Monday, January 15, 2007

The 70's

Mabou Mines was in residence at La MaMa from 1970-1974, directed by Lee Breuer, music composed by Phillip Glass, and company members JoAnne Akalaitis and Ruth Maleeczech.

The ETC Company was in residence at La MaMa from 1970-1974, directed by Wilford Leach and John Braswell. The company toured Denmark, Spain, Italy, Holland, France, and Austria. Wilford Leach went on to be the Artistic Director of the Public Theatre.

La MaMa Chinatown began in the Church of the Transfiguration on Mott Street in Chinatown in August 1970 with The Three Travelers Watch the Sunrise, written by Wallace Stevens and directed by Ching Yeh. La MaMa Chinatown was co-founded by La MaMa, Jing-Jyi Wu and Ching Yeh. The company received its training through Lee Breuer of the Mabou Mines, Carlos Ueiveo of Argentina, and Mavis Taylor of Cape Town, South Africa. Out of La MaMa Chinatown grew the Asian Repertory Company, and finally became Pan Asian Repertory Company, directed by Tisa Chang, H.T. Chen and Dancers, directed by H.T. Chen and Dian Dong, also grew out of La MaMa Chinatown.

The Jarboro Troupe, which was first called the GPA Nucleus, began in October 1970 with Street Sounds directed by Hugh Gittens and written by Ed Bullins. The Troupe was named after Katarina Jarboro, an opera star in Harlem, and was directedby Hugh Gittens. The Company toured Italy, Holland, and Germany.

Tokyo Kid Brothers from Japan in residence at La MaMa, created The Golden Bat in 1970 with direction by Higashi Yutaka and music composed by Shimoda Itsuro. The production later had a successful Off-Broadway run at the Sheridan Playhouse.

La MaMa Tel Aviv was created by Ellen Stewart in 1970 in Tel Aviv. It was given first workshop space in a bomb shelter, underneath a big apartment building. It was very prestigious, because it had three different kind of toilets. The shelter was given to Ellen by the Mayor Rabinovitz. The mayor also put in heat and air conditioning, and La MaMa Tel Aviv was the first to receive a grant for its work, and the grant was given by Leah Porat. Ellen sent Martin Brenzell from La MaMa Canada and Kate Carney to train the members of the workshop, and later Rina Yerushalmi, an Israeli, became the Artistic Director. Hanoch Levin was one of its playwrights, and amongst the actors were Victor Attar and Geula Jaffet, who still represent La MaMa Tel Aviv today. It was through La MaMa Tel Aviv that Dr. Feldenchrist came to New York and later did workshops at New York University.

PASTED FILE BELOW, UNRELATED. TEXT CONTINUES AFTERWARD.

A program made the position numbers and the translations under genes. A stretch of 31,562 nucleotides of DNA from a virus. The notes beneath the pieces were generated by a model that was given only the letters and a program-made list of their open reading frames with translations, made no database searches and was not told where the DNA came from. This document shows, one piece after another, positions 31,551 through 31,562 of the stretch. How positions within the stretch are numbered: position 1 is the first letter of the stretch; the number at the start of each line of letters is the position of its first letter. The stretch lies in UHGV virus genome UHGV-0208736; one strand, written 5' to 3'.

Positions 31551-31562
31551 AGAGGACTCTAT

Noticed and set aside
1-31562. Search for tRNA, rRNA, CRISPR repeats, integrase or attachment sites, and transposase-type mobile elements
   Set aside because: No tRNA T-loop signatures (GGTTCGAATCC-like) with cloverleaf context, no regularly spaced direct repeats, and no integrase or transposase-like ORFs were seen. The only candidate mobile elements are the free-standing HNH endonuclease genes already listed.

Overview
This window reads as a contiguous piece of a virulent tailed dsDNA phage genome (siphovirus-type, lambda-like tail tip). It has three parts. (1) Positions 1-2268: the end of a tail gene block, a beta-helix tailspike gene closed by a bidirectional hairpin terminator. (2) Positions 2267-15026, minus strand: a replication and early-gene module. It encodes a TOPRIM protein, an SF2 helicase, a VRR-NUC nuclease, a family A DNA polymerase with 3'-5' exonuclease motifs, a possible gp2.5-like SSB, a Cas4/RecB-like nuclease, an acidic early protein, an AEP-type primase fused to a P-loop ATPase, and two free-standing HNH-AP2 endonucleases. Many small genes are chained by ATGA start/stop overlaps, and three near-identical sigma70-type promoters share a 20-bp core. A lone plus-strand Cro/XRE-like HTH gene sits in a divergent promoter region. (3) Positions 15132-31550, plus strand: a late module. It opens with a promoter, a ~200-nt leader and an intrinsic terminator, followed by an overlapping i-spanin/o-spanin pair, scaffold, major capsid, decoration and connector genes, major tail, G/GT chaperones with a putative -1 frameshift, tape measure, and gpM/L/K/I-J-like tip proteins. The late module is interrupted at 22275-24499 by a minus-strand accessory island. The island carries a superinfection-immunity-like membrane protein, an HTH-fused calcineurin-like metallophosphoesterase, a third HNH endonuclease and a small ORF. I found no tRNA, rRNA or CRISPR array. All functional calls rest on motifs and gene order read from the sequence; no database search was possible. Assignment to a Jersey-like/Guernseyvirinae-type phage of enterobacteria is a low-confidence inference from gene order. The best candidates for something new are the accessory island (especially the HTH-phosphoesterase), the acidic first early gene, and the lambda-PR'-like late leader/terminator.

In 1970’s The People Show, a troupe from London came, and Michael Figgis was the Technical Director. The Troupe continued to come many time. Michael Figgis later went on to direct such films as Leaving Las Vegas and Time Code.

The Third World Theatre Institute (TWITAS) of La MaMa, directed by Cecil Guidote with Ellen Stewart, began in the Philippines in 1971. It was further developed in Bombay, India in 1972 and was formalized in Moscow at the ITI Congress. Third World was the name given to developing countries at that time by the United Nations. TWITAS was one of the ways that enabled the indigenous cultures of the Third World to be presented at La MaMa.